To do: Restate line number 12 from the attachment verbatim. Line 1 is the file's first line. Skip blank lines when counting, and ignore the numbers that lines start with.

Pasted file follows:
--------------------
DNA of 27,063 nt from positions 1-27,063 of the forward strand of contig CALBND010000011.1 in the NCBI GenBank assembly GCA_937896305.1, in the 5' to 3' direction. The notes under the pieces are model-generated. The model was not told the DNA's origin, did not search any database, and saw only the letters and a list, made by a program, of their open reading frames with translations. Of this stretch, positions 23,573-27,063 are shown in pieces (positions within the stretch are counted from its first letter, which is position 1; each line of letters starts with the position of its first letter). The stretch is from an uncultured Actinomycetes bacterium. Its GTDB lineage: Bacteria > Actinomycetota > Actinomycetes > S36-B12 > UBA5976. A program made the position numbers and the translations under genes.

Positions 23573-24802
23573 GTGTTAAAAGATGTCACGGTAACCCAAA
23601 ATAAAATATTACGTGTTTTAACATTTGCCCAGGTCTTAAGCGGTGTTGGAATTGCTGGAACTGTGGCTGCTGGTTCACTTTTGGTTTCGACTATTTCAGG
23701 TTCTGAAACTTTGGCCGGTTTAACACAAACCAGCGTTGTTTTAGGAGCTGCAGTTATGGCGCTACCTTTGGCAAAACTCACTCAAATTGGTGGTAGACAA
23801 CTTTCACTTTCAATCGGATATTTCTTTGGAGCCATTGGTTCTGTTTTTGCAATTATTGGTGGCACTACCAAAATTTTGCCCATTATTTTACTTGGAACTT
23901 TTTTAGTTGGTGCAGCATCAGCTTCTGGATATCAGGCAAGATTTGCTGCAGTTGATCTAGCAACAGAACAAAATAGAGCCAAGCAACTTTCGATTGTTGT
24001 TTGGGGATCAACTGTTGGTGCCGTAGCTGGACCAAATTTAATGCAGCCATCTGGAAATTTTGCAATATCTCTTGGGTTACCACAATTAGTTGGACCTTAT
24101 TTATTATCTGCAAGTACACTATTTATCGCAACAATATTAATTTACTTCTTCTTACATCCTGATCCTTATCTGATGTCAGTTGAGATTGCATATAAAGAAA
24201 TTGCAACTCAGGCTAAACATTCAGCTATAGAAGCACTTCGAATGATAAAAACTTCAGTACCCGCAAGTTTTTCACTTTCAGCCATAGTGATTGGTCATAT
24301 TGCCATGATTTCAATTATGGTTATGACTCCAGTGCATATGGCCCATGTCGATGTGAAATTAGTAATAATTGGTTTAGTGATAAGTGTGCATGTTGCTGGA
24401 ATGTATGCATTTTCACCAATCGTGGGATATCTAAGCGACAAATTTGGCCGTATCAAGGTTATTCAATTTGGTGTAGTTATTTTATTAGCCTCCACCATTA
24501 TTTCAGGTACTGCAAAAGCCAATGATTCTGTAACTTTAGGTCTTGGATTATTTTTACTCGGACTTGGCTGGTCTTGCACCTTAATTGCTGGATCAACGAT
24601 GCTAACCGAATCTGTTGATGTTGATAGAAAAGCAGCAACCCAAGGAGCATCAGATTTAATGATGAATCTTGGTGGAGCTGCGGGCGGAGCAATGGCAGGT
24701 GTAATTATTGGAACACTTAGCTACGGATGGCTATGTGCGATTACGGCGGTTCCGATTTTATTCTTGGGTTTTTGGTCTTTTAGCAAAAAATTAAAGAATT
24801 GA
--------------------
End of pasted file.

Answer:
24401 ATGTATGCATTTTCACCAATCGTGGGATATCTAAGCGACAAATTTGGCCGTATCAAGGTTATTCAATTTGGTGTAGTTATTTTATTAGCCTCCACCATTA